I'm sure Amazon wants a second corporate office. I'm almost certain it will go in DC. I'm positive it will never employ 50,000 people.

I think we've all been had. I think Amazon has always known where it will go. I think Amazon just got every city and state (except Little Rock) to pull up their skirt free of charge. Why hire people to provide billions of dollars worth of fact finding about every piece of interesting real estate in North America, and the possilbe accompanying incentives, when the tax payers will do it for them?

Sad.
^Timely
BellaVilla wrote: Im starting to develop doubts about this entire charade.

I'm sure Amazon wants a second corporate office. I'm almost certain it will go in DC. I'm positive it will never employ 50,000 people.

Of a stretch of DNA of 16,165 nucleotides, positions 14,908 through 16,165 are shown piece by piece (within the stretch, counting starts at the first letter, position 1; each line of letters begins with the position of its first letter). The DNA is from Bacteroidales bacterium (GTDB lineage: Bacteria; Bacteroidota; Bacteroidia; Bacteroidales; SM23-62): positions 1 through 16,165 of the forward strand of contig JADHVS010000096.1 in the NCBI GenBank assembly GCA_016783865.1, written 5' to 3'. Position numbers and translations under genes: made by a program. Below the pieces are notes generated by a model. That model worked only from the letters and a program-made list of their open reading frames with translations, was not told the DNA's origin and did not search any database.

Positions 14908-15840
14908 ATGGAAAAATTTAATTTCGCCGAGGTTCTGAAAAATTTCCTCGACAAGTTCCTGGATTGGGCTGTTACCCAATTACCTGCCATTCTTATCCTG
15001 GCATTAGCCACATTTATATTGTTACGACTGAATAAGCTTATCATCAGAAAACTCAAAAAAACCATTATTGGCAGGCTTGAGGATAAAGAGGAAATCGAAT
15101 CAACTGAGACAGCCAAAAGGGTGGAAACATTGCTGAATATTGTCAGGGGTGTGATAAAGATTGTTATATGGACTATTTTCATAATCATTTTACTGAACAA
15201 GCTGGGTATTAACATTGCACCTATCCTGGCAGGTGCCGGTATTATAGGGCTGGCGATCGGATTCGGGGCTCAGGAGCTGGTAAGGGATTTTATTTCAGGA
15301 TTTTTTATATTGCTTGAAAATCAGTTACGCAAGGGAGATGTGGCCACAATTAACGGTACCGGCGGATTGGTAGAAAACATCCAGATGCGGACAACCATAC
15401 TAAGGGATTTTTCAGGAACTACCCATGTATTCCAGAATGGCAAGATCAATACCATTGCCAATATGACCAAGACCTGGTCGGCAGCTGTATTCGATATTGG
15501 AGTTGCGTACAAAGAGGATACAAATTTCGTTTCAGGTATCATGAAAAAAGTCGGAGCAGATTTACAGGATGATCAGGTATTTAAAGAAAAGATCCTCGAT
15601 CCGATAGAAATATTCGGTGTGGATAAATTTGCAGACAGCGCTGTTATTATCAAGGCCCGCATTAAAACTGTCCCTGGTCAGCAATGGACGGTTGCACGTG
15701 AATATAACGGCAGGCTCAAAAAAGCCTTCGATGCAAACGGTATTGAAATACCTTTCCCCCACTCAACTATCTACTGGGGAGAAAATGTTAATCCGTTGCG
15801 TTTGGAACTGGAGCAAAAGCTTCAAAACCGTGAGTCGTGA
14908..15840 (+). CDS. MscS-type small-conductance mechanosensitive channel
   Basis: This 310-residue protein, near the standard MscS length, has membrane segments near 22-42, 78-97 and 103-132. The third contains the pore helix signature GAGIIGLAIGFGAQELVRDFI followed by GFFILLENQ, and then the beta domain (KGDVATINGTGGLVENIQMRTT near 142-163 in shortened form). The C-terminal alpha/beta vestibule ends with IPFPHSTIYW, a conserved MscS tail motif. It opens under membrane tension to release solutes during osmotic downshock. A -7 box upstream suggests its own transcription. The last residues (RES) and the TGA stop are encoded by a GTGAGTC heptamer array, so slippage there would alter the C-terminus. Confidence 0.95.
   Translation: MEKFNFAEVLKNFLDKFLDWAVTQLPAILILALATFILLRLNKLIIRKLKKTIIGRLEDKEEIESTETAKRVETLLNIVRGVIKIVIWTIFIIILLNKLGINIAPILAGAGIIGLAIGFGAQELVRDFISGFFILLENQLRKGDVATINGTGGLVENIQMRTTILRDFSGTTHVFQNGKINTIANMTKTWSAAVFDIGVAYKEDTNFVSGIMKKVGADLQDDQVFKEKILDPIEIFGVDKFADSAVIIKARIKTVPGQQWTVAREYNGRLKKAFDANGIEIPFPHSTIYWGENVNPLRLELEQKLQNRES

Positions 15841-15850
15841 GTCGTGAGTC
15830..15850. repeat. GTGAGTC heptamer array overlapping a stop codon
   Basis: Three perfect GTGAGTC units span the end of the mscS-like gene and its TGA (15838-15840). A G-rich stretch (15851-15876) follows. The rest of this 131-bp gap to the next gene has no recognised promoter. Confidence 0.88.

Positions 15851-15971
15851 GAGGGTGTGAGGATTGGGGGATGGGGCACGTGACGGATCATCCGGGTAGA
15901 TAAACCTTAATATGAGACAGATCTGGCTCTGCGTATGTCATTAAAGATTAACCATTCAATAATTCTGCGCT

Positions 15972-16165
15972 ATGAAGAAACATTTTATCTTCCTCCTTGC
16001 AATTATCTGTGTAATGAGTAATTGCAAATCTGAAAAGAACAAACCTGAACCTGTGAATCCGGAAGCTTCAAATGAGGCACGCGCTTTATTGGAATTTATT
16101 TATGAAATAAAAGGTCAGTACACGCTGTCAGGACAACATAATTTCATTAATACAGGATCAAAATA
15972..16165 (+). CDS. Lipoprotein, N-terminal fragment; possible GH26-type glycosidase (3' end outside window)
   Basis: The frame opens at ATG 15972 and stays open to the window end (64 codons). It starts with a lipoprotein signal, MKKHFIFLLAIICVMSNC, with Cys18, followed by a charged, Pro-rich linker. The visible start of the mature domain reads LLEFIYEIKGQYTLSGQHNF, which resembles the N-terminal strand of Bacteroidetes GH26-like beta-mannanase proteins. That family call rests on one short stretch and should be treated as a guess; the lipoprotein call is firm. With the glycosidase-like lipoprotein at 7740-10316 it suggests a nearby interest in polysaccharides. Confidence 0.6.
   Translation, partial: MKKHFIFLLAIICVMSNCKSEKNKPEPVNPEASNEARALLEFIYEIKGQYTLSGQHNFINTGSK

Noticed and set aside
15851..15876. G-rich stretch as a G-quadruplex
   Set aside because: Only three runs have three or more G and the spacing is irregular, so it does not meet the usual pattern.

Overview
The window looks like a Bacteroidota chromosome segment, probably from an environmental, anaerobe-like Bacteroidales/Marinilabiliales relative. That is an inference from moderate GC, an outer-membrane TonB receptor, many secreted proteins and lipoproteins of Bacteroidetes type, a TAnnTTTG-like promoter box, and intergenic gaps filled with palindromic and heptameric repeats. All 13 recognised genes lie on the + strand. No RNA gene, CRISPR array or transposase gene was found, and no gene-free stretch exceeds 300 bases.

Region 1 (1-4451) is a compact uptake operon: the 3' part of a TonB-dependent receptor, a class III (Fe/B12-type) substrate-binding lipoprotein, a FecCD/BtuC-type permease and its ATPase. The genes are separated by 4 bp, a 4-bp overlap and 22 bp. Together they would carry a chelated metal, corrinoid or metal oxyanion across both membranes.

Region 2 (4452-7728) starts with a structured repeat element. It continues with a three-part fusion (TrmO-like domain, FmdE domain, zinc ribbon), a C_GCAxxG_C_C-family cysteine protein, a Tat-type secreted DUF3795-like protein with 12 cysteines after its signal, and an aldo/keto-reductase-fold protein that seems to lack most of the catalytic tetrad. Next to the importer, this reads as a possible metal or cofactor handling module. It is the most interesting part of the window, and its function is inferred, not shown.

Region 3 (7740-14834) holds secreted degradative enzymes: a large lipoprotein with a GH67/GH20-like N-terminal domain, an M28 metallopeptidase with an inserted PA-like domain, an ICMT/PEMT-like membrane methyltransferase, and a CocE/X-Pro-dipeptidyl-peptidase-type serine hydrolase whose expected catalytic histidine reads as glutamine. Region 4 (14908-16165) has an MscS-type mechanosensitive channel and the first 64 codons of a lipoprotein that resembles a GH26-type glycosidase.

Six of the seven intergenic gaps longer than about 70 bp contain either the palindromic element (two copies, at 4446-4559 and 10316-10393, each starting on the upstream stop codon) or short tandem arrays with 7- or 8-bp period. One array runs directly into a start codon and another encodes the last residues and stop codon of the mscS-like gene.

I don't think the numbers will be too far off when all said and done.

Don't got a whole lot to work off to back it up. But thought is was interesting when listening to business news after Google & Twitter but not Facebook had made their appearance on the hill this past week. One comment while listening to one of the business cable networks was Facebook had added some 20,000 employees as of late and the added cost to go with it just to keep up. Understand, Amazon and Facebook two different companies and business models but can't help to think Amazon is only getting bigger, will make more acquisitions and need to have a lot more troops.

The other thing expressed was that Twitter was behind the eight ball in needing employees to manage its platform content and investors should expect some forthcoming cost to hit its bottom line. Understand that they added more space in San Fran but know of a single tenant tower in Jack Dorsey hometown that would be a very good fit and cost friendly in my very speculative opinion.